Show Me a Hero: A Tale of Murder, Suicide, Race, and Redemption
by Lisa Belkin
When Nicholas Wasicsko was growing up, he knew he was going to be mayor of Yonkers. The other kids teased him about his dream, calling him "The Mayor" on the basketball court. But on November 3, 1987, when he was only twenty-eight years old, Nick did indeed become mayor - in fact, the country's youngest. It turned out to be less than a dream job. The city had just been sla...more
Hardcover, 331 pages
Published March 1st 1999 by Little Brown and Company
(first published 1999)
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This was an assignment for my current studio class, as we are working on a project in Yonkers, NY. The book details the Federal desegregation case against Yonkers in the 1980s, the political maelstrom that resulted from the case, and the ramifications of the case on some of the citizens of Yonkers as they either moved into the new townhouses designed to integrate the city or prepared to make way for new neighbors. The book was well-written and serves as a solid history of a specific time and pla...more
Read in 3 sittings over a weekend. Completely engrossing and stays with you after you've finished. Interesting juxtaposition between Judge Sands in Yonkers and Judge Garrity in Boston - similar issues with different approaches. In the epilogue, Lisa Belkin provides some insight on her opinion of Judge Sands' ruling, noting his residence in an affluent, leafy, white Westchester suburb. Sands rightfully demanded desegregation in Yonkers, yet made a similar (and stronger) choice as those east side...more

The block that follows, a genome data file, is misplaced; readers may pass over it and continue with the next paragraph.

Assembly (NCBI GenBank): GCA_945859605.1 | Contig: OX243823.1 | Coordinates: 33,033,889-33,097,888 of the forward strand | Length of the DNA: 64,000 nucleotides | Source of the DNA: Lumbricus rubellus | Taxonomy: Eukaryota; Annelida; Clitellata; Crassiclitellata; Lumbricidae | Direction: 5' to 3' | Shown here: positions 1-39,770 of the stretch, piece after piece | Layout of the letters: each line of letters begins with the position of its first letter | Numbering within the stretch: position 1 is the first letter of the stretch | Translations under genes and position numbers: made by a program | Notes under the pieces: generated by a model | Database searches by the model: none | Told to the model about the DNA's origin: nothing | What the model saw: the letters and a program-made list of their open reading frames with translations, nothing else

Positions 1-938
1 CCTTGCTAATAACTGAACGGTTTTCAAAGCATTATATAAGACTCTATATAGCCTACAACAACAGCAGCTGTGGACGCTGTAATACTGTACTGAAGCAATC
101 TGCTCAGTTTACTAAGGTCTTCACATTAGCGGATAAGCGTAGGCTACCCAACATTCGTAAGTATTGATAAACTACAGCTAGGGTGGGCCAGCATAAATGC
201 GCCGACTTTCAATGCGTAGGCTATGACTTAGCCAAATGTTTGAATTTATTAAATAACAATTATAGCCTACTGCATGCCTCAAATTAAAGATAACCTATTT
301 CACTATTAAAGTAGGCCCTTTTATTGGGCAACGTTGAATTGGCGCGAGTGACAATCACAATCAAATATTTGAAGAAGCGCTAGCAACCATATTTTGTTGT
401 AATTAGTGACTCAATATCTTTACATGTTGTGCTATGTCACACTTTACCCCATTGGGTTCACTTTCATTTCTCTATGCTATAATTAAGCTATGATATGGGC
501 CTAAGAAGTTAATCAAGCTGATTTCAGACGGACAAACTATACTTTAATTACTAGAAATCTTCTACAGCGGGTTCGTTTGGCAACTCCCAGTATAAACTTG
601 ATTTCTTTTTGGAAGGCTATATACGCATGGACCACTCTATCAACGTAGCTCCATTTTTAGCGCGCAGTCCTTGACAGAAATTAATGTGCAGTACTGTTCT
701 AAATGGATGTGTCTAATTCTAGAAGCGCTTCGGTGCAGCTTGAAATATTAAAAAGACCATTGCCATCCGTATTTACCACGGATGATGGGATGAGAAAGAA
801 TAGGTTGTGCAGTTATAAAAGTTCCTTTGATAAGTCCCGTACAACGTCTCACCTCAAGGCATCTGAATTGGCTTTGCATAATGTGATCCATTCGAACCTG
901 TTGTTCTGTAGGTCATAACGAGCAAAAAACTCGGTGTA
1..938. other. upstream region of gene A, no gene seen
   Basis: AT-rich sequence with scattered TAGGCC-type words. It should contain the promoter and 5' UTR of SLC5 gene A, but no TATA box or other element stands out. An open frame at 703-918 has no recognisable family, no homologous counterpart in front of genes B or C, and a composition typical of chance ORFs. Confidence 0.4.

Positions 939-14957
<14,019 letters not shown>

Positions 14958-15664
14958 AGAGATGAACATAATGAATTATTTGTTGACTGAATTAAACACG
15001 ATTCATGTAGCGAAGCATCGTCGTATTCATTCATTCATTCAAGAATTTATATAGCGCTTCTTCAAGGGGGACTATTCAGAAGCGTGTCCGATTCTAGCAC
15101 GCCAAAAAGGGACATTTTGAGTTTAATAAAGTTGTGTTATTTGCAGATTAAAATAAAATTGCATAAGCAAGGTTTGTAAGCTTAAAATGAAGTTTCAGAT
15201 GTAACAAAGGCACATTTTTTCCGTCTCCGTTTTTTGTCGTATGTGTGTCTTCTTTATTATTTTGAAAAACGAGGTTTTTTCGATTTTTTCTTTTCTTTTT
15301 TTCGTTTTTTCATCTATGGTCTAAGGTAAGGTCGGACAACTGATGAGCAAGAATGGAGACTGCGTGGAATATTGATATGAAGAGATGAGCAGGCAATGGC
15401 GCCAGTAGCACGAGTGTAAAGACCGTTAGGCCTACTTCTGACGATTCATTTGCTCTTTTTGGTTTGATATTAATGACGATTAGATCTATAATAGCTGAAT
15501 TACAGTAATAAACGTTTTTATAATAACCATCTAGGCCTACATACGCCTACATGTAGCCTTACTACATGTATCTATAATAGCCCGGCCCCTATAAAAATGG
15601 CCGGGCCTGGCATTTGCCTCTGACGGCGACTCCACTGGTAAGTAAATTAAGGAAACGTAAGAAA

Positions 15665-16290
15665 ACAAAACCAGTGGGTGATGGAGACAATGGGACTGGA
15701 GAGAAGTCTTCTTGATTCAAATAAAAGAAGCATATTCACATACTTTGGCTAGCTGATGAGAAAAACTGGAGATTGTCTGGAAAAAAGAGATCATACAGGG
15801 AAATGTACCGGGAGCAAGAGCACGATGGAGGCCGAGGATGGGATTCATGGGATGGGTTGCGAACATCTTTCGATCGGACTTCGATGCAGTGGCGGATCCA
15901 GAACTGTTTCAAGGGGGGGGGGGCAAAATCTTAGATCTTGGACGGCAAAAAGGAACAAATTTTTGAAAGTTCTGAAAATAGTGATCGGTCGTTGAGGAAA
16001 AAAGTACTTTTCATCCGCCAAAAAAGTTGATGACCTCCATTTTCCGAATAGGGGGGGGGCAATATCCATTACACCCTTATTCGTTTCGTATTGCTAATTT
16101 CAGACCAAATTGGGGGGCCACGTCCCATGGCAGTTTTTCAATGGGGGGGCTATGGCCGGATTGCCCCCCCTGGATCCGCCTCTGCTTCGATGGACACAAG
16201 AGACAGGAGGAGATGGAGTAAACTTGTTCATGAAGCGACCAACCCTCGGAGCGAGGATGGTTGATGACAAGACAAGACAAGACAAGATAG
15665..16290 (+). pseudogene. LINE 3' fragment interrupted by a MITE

Extremely readable story of the battle to construct low income housing on the east (middle class) side of Yonkers. I enjoyed reading about the particular people Lisa Belkin chose to write about. I though it was a very thought provoking story.
Feb 27, 2007 Sharon W. rated it 5 of 5 stars · review of another edition
Recommends it for: Social justice, African-American studies, Race relations, American history,
Explains and examines racism found within a city (Younkers, New York), when low-income housing is supposed to cross a black-white divide, and how the community was torn apart and later stiched back together.